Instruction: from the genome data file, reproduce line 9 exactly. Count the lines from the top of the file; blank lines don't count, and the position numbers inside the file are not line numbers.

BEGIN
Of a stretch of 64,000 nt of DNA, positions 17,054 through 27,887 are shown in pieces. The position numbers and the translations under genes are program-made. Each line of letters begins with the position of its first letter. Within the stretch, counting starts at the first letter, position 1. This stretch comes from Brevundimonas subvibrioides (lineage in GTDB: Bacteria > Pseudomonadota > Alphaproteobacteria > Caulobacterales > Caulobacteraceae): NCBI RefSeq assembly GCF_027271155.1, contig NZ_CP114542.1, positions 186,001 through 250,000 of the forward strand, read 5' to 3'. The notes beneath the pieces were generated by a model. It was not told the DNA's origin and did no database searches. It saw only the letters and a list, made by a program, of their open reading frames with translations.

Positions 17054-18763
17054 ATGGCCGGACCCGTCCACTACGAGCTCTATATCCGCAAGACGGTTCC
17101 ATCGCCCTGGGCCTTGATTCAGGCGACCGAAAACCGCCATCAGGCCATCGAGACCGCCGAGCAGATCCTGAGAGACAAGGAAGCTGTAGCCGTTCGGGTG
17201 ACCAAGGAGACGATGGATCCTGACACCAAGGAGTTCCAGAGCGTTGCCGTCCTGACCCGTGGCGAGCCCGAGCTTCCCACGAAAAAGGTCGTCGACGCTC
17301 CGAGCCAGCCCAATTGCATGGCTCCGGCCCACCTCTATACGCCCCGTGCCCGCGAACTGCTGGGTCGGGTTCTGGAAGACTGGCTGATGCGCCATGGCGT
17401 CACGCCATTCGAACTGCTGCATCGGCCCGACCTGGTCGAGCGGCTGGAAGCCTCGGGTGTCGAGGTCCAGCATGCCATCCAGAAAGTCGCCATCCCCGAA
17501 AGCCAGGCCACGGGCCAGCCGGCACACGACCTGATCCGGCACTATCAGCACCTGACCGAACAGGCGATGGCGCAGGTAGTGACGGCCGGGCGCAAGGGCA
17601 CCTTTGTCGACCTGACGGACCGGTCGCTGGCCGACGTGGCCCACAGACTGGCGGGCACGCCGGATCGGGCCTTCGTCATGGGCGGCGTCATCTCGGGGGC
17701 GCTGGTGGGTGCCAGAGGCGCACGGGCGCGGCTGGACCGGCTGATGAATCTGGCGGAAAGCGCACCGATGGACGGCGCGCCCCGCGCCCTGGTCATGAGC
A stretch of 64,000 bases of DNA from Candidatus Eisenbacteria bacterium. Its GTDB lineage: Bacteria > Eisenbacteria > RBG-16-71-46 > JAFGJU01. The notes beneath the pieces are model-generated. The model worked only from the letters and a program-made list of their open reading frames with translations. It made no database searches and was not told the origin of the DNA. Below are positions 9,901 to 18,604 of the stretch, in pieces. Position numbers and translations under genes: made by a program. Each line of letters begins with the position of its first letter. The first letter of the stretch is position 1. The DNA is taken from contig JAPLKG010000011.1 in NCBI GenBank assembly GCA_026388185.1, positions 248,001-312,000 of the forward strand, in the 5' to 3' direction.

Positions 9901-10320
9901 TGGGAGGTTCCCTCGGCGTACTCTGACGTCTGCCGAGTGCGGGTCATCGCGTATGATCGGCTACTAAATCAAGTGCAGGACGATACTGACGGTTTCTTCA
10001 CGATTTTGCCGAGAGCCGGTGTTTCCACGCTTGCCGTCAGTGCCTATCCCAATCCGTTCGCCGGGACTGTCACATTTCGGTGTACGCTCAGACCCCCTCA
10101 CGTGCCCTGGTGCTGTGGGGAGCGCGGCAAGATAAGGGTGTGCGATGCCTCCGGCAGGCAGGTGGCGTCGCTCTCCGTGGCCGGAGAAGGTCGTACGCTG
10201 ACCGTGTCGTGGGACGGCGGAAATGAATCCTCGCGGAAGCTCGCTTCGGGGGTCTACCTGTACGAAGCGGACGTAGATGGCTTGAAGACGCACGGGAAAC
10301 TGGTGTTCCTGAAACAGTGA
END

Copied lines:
17601 CCTTTGTCGACCTGACGGACCGGTCGCTGGCCGACGTGGCCCACAGACTGGCGGGCACGCCGGATCGGGCCTTCGTCATGGGCGGCGTCATCTCGGGGGC